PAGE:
I recently returned from a two-week road trip with my good pal Seth Newby. Near the end of our journey we had the opportunity to bike past Fisherman’s Wharf and check out the Golden Gate Bridge in San Francisco. This structure is spectacular to behold, reaching a maximum height of nearly 750 feet. Two main supporting cables are each composed of 27,572 intertwining wires that if stretched out to one continuous distance could wrap around the earth… three times. The main towers pose as sentinels that require the submission of each passing freight intending to enter the bay. From a distance this is a quite a spectacle, but when you’re actually on the bridge, vertigo kicks in and you realize how big it really is.
Being on the bridge gave me a whole new perspective on the bay as well as downtown San Francisco, and as we were cycling across, the two pillars obscured much of the surrounding view. This made me realize that life is really molded by perspective. The closer in proximity you allow something to be in your life, the more of your outlook it influences. As with the Golden Gate Bridge, if you let something or someone become close enough to you, it will essentially begin to “tint” the lens through which you view the world.
Takeaway. What perspective, for better or worse, are the influences in your life bringing you?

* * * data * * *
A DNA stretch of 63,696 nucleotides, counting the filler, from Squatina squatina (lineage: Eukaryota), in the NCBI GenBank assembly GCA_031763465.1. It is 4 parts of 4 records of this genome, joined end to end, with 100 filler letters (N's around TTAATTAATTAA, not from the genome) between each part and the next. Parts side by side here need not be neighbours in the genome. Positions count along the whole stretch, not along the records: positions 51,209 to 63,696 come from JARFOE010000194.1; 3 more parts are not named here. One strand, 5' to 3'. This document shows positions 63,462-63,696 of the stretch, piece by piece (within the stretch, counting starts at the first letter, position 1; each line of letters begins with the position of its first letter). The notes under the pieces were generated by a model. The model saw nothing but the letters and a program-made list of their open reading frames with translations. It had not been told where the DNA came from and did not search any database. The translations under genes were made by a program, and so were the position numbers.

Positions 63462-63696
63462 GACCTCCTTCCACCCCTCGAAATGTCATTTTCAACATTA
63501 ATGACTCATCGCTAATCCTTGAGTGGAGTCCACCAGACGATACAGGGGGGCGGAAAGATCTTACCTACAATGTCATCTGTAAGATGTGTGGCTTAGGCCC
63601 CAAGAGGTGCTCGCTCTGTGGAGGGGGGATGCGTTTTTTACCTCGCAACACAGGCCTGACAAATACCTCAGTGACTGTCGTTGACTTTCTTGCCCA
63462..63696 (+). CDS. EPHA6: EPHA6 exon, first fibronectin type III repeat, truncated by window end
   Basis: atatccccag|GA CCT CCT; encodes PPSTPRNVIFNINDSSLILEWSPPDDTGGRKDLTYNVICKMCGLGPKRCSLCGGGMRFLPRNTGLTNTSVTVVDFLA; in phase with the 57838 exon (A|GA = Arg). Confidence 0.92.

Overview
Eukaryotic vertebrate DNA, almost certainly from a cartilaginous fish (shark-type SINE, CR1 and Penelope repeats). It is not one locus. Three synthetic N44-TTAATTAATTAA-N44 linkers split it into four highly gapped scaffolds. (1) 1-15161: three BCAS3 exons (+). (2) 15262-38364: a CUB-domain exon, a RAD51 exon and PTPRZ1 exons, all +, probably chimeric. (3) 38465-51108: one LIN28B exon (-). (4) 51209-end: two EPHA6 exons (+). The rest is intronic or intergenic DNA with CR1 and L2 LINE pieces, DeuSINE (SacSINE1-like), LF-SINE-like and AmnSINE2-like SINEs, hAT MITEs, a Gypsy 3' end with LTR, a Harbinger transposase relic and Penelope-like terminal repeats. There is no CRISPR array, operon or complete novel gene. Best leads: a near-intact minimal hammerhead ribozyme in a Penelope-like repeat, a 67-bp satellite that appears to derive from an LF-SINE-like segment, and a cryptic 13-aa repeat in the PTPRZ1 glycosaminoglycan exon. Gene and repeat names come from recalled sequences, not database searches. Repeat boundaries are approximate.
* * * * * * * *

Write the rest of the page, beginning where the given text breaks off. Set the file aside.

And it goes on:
God controls everything. From the moment we are born to the final breath we take, we have been given the opportunity to make choices to follow his lead, or turn from that path to pursue our own satisfaction.
I had a talk with my roommate this morning about what brings true satisfaction to life. We agreed that the stories we choose to write can be full of easy and comfortable decisions in the moment, but further down the road these choices stack up to a weak foundation of what we’ve become.
Almost all good stories involve conflict. Some obstacle in the hero’s way. Without this conflict, the reader is not drawn into the story, and the protagonist becomes a mere shadow of his or her true character. The same is true with our own lives. Sometimes we must make the hard decision to pursue what is right though it may mean a hit to our reputation or pride. In retrospect we begin to see that these conflicts, “stick it to the man” decisions, add a unique meaning to our story. We grow because of it.
In lieu of finals week and graduation, I encourage you to take a moment and reflect on the story you’ve written, as well as the story you want to write.